Katsumi, Y., Kim, S., Sung, K., Dolcos, F., & Dolcos, S. (2017, in press). When nonverbal greetings “make it or break it”: The role of ethnicity and gender differences in the effect of handshake on social appraisals. Accepted for publication in Journal of Nonverbal Behavior.
SCOPE Neuroscience Lab
OVERVIEW. The main research topic in our group is Investigation of the Neural Mechanisms Underlying Interactions between Emotion & Cognition. Emotions can impact cognition by exerting both enhancing effects (e.g., better memory for emotional events) and impairing effects (e.g., increased emotional distractibility). Emotion processing, however, is also susceptible to cognitive influences, typically expressed as cognitive control of emotion or emotion regulation.
Investigation of the neural mechanisms underlying these phenomena is critical for understanding mood and anxiety disorders that are associated with intrusive recollection of distressing events and increased emotional distractibility, and are characterized by emotion dysregulation. The tendency to ruminate on negative emotions and memories observed in depressed patients, for instance, or increased emotional sensitivity observed in patients suffering from anxiety disorders affect tremendously the way these patients think and behave. Therefore, it has become apparent that findings cures for these disorders depends on understanding the brain mechanisms that are responsible for such dramatic changes in the ways emotion interfaces with cognition, leading to dysfunctional emotion-cognition interactions.
PROJECTS in the Dolcos Lab focus on the following two main directions (see the Projects section, for more details):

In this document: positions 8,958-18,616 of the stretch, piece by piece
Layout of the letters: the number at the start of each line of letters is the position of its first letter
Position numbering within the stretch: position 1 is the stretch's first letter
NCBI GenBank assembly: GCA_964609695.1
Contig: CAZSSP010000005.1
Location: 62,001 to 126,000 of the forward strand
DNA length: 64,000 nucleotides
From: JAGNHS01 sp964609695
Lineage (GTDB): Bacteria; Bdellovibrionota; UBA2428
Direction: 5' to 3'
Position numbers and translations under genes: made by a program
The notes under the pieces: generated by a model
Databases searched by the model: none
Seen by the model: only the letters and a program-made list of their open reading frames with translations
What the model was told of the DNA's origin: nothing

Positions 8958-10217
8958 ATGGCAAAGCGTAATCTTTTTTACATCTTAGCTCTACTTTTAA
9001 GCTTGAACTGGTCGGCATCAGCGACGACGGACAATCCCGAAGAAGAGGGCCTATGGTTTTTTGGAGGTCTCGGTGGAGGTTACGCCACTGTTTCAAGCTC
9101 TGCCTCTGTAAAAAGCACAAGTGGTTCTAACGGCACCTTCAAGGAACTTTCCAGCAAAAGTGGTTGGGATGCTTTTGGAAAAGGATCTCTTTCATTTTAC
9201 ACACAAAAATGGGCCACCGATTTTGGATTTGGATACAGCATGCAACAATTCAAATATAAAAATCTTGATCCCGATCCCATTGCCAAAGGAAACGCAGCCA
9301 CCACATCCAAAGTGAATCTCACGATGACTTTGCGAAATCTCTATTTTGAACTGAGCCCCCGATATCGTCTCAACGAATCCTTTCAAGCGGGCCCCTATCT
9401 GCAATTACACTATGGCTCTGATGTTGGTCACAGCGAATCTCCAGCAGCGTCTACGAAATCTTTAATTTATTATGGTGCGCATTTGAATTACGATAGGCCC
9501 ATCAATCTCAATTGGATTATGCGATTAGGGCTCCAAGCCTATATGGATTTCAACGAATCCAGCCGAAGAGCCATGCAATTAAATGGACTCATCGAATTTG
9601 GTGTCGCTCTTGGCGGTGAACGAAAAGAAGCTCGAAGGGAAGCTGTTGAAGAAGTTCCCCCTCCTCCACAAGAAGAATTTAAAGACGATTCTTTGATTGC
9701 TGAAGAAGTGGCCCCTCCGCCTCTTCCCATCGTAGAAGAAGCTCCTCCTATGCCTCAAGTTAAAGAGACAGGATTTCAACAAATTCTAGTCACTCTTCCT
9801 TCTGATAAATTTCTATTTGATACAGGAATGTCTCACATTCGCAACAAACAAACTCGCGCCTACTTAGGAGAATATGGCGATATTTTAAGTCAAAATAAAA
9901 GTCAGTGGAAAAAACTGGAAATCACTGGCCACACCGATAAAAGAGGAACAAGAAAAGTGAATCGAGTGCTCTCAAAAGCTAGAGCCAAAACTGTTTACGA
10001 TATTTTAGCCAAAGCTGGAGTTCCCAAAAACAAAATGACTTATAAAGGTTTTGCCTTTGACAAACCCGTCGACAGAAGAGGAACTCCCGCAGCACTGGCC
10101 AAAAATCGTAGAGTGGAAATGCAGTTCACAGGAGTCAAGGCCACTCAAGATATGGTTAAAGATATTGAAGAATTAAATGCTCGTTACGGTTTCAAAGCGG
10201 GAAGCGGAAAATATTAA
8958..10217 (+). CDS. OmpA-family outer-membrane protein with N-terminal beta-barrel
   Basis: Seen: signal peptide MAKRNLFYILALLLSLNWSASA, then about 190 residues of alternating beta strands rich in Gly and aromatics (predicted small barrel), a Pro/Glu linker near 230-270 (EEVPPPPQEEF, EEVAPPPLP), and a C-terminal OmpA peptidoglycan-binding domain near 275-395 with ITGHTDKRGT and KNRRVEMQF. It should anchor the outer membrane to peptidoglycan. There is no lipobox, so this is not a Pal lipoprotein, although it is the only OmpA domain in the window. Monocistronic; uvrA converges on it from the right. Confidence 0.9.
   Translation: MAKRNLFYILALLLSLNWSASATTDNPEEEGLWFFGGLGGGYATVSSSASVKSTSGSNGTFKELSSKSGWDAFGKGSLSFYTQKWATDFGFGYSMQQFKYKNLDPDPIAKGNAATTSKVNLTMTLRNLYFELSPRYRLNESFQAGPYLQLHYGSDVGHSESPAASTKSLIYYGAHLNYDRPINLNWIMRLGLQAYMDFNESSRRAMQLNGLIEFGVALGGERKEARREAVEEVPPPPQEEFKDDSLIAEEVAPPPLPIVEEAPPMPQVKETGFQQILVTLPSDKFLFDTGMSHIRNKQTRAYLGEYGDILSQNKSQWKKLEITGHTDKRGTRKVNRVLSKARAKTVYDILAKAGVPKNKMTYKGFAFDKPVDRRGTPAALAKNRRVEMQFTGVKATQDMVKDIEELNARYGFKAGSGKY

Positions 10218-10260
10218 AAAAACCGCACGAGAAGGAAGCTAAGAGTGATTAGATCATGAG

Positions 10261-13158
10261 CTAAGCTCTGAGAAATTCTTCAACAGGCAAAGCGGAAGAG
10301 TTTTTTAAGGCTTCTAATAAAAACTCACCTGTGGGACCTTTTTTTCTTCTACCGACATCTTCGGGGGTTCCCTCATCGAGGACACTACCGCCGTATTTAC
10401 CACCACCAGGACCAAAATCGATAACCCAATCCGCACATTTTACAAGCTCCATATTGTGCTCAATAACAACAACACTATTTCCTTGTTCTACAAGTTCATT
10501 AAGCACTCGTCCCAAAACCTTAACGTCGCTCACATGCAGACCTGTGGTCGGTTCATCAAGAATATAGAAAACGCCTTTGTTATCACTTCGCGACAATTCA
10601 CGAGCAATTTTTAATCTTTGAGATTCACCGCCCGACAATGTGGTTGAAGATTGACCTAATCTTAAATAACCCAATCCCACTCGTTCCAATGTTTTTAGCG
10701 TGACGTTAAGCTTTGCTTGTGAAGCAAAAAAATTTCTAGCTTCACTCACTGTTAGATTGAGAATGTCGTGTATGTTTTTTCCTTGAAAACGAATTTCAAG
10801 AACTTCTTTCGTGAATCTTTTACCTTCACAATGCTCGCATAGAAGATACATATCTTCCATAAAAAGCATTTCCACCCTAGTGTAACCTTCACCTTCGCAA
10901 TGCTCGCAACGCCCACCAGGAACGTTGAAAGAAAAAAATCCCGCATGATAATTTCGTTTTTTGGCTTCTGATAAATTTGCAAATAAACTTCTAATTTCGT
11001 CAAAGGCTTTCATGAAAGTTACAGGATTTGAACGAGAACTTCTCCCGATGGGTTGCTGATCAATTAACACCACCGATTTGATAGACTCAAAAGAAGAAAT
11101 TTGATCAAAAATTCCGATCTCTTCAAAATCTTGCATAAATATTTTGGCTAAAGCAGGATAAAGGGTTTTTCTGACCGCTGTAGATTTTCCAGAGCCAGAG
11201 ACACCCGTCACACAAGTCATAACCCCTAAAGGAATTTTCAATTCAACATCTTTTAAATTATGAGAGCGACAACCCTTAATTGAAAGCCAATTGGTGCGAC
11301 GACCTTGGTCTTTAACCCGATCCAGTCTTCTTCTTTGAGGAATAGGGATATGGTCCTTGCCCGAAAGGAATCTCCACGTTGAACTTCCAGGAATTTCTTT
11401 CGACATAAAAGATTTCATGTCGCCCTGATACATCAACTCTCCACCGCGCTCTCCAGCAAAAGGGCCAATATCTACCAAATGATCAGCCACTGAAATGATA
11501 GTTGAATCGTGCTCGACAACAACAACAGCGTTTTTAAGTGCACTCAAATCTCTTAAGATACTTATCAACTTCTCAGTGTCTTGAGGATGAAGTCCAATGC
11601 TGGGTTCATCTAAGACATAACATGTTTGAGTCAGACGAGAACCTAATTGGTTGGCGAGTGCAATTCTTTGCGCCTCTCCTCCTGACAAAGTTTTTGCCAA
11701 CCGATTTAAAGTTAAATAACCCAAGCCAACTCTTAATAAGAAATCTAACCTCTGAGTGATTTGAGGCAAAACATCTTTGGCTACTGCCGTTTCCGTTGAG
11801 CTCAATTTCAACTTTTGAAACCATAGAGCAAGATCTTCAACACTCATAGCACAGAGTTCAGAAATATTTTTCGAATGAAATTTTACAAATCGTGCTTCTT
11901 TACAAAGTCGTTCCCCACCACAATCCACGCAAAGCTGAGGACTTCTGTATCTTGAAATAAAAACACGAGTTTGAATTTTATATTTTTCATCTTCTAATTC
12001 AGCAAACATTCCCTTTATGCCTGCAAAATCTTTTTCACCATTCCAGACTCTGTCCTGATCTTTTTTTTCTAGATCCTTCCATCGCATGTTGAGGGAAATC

I. Basic Research investigating the neural mechanisms underlying emotion-cognition interactions in healthy groups. This direction focuses on identifying the mechanisms that are responsible for the enhancing (e.g., enhanced memory for emotional events) and the impairing (e.g., enhanced susceptibility to emotional distraction) effects of emotion on cognitive functions, as well as on mechanisms of emotion regulation and of coping with emotional distraction.
II. Translational Research investigating the role of individual differences in mediating emotion-cognition interactions. This direction focuses on identifying the neural circuitry responsible for differential ability to experience, regulate, and remember emotions associated with age-, gender-, and personality-related differences, in both healthy and clinical groups (e.g., mood and anxiety disorders).
METHODS. We use brain imaging methods (e.g., fMRI, ERP) in conjunction with electrophysiological (e.g., skin conductance) and behavioral measurements (e.g., performance in cognitive tasks, personality questionnaires).
OPPORTUNITIES for collaborations with other scientists are available through the Psychology Department, the Neuroscience Program, and the Beckman Institute for Advanced Science & Technology. Scanning takes place at the Beckman Institute's Biomedical Imaging Center, which is equipped with research dedicated MRI scanners.
- The Laboratory of Dr. Roberto Cabeza (Dr. Dolcos' doctoral mentor) at Duke University’s Center for Cognitive Neuroscience.
- The Laboratory of Dr. Gregory McCarthy (Dr. Dolcos' post-doctoral mentor at Duke University’s Brain Imaging and Analysis Center), who is currently at Yale University's Department of Psychology.